As with many foraged fruits these berries are at their best added to hedgerow jams or as sauces to accompany meat. 

10. Wild Raspberries

When foraging fruit in late summer into early autumn you might be lucky enough to find a patch of wild raspberries. These can be found in mixed woodland, hedgerows and wasteland. The unripe fruit are often mistaken for unripe blackberries but by simply studying the difference in leaf shapes and noticing the larger thorns on the bramble bush then the difference should be clear.

The berries ripen in late summer lasting into early autumn, depending on the weather and these can be enjoyed at their best, straight from the plant at their freshest. Eating just one cup of fresh raspberries provides you with 50% of your daily Vitamin C requirements, along with 12% Vitamin K, 6% of your folate, 5% of your Vitamin E as well as being high in iron and potassium. These berries can be cooked into many dishes too, but personally I think these are definitely at their best fresh from the plant

As with all foraged edibles be respectful not to take the whole crop for yourself so you can share your find with the local wildlife who rely on it for their survival.  Also be mindful to not trample their habitats too. 

So head on out and explore to see what you can forage at this time of year in your local area. Then you pick, cook and brew, but most of all, enjoy! 


No doubt you have heard the phrase “leave no trace” and such like. The aim of such sayings, of course, is to leave a place in the same state as you found it.  Normally people apply this to their campsite, clearing up their fire scar and taking home all the litter they brought in.

An impossible task

This, and I am sure you will agree is the least you should do. However the more I think about this little phrase “leave no trace’ the more it seems an impossible task. As soon as my saw cuts a sapling to make a peg for a tarp, I have left my mark. Leave no trace also seems, to me at least, to fly in the face of the other well-known phrase of “The more you know the less you carry”. A phase often spouted at people with huge backpacks new to Bushcraft carrying more kit then they will ever need. By applying these phrases without thinking about the bigger impact on the natural environment leads people into the trap. 

For example; I know how to make a tent peg in the woods with my knife and saw, so I won’t carry tent pegs – This fits perfectly with the know more carry less. So when I head to the woods put up my tarp and make my peg, I have left my trace.

Wider impacts

The same with stoves. You might think that by having a metal stove which raises your fire off the ground is better for the natural environment and helps you leave no trace. Surely though it is far better to have that fire on the ground, well managed and cleared away than to buy something that has been made overseas shipped halfway across the world. I’d argue that the stove has far more on an impact on our planet then your little fire will ever do.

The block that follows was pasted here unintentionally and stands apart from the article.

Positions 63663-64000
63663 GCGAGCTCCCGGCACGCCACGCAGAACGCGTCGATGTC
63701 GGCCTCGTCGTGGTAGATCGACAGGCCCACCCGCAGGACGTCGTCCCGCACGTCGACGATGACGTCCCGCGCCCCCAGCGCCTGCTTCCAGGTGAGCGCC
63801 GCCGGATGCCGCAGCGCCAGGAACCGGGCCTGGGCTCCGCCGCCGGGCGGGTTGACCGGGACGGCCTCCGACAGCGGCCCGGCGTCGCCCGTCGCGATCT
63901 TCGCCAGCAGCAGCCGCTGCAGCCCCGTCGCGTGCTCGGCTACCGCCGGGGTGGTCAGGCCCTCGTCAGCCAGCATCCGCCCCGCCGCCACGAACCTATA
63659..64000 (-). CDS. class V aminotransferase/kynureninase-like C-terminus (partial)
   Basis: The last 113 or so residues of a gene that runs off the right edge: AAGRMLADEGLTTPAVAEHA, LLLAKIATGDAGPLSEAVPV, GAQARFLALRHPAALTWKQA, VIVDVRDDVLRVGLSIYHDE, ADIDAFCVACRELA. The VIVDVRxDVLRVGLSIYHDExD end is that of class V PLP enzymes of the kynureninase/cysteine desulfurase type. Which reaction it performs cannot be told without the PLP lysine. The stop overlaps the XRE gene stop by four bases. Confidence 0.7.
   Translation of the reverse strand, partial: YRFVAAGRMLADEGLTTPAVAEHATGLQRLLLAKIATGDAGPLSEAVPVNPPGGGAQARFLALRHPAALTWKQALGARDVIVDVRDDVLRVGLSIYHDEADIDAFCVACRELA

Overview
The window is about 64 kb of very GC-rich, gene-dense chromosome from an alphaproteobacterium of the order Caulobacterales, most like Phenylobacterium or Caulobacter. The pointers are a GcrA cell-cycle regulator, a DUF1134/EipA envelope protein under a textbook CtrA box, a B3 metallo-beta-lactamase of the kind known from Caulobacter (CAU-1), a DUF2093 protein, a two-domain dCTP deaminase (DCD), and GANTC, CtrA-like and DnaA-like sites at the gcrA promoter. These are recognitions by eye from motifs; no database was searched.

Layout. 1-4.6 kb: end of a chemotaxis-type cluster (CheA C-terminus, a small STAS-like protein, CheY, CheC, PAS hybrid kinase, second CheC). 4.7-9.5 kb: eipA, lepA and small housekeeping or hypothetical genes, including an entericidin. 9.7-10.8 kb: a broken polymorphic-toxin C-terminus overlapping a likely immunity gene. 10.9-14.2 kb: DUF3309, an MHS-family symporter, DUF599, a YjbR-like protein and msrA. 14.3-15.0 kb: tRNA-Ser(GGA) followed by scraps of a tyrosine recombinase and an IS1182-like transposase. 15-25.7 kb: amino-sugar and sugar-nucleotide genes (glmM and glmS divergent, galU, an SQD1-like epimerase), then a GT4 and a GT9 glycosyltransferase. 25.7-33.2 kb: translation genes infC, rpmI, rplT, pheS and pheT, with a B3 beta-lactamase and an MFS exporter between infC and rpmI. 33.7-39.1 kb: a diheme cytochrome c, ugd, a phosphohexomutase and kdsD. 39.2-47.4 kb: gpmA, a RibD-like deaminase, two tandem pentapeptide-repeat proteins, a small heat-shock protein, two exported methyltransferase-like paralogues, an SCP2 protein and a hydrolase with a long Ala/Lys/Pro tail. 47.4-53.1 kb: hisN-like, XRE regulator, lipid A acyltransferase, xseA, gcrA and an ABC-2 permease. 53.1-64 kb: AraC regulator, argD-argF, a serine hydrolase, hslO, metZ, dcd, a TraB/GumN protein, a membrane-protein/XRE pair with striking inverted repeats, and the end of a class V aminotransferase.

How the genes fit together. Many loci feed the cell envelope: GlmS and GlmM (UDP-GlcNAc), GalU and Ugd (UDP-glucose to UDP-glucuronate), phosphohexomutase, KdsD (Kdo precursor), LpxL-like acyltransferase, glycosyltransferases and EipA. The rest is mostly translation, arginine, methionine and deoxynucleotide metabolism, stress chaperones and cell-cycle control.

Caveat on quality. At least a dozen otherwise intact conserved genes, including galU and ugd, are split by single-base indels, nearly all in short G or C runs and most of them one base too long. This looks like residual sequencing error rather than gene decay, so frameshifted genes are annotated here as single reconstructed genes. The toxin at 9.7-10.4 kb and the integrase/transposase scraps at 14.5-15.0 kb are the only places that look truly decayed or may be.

True ethos of leave no trace

Which leads me nicely onto my next point. To truly appreciate, understand and respect something you must participate fully with it. We’re not talking about a quick stroll round the woods here folks. We’re talking about Bushcraft, Wilderness Living. What we’re talking about the world we inhabit and its wild places and our connection to them. The notion that one can somehow spend a week, a weekend, a night in the woods or any wild place without leaving a trace is not only wrong but extremely misguided. Leave a trace, leave your mark. We all do. But make yours a single coppice shoot from that hazel stool, a handful of cobnuts, a few pine needles. If you’re there for a week,  make a stool so you have a comfortable place to sit. You might find that by gathering, making, and using things from your surrounding environment you not only gain immense satisfaction, but also a new understanding of what is necessary and the true value of things. That camping stool made from polluting plastic polymers doesn’t seem so comfortable after a while.

Too idealistic?

Some will argue that all this is very idealistic and lovely, but with such an overpopulated nation if we all went out and took a few cob nuts, pine needles, and that hazel branch there wouldn’t be much left for anyone to enjoy afterward. While I appreciate fully that there are places so sensitive and important that they need very strict protection; I am not talking about those places. What I am talking about is the in-between places. The hidden stream amongst the willows on Dartmoor. The perfect camp between the gnarled pines in the Cairngorms. The vast secluded coppices of Sussex. All we need is more respect and understanding of these places. I don’t want to live in a world where the wild is a place we observe whilst sticking to the way-marked path. The only way we can truly protect wild places is by them meaning something to us.  Without direct participation in those places, without its dirt under our fingernails, its fruits in our stomach, its deadwood keeping us warm and its leaves keeping us dry, I fail to see how we will ever really care or understand enough to protect them.

To wrap it up

What I am trying to get at is to follow these sayings without thinking about the larger scale or bigger picture is the wrong way to go. We should be thinking more about balancing these two opposing phases, maybe a better phrase would be – just because we can, does not mean we should! I carry tent pegs so I don’t cut trees when wild camping, I have my fires on the ground which I then clean up. I’ve learned a little about trees and woodlands and how they grow, so my understanding of what I can take and what I should not is improved. I source my carving wood from fallen trees, snapped limbs or even the local tree surgeons. Tapping birch can be done by just a small pruning cut on a branch rather than boring in to the tree with a drill!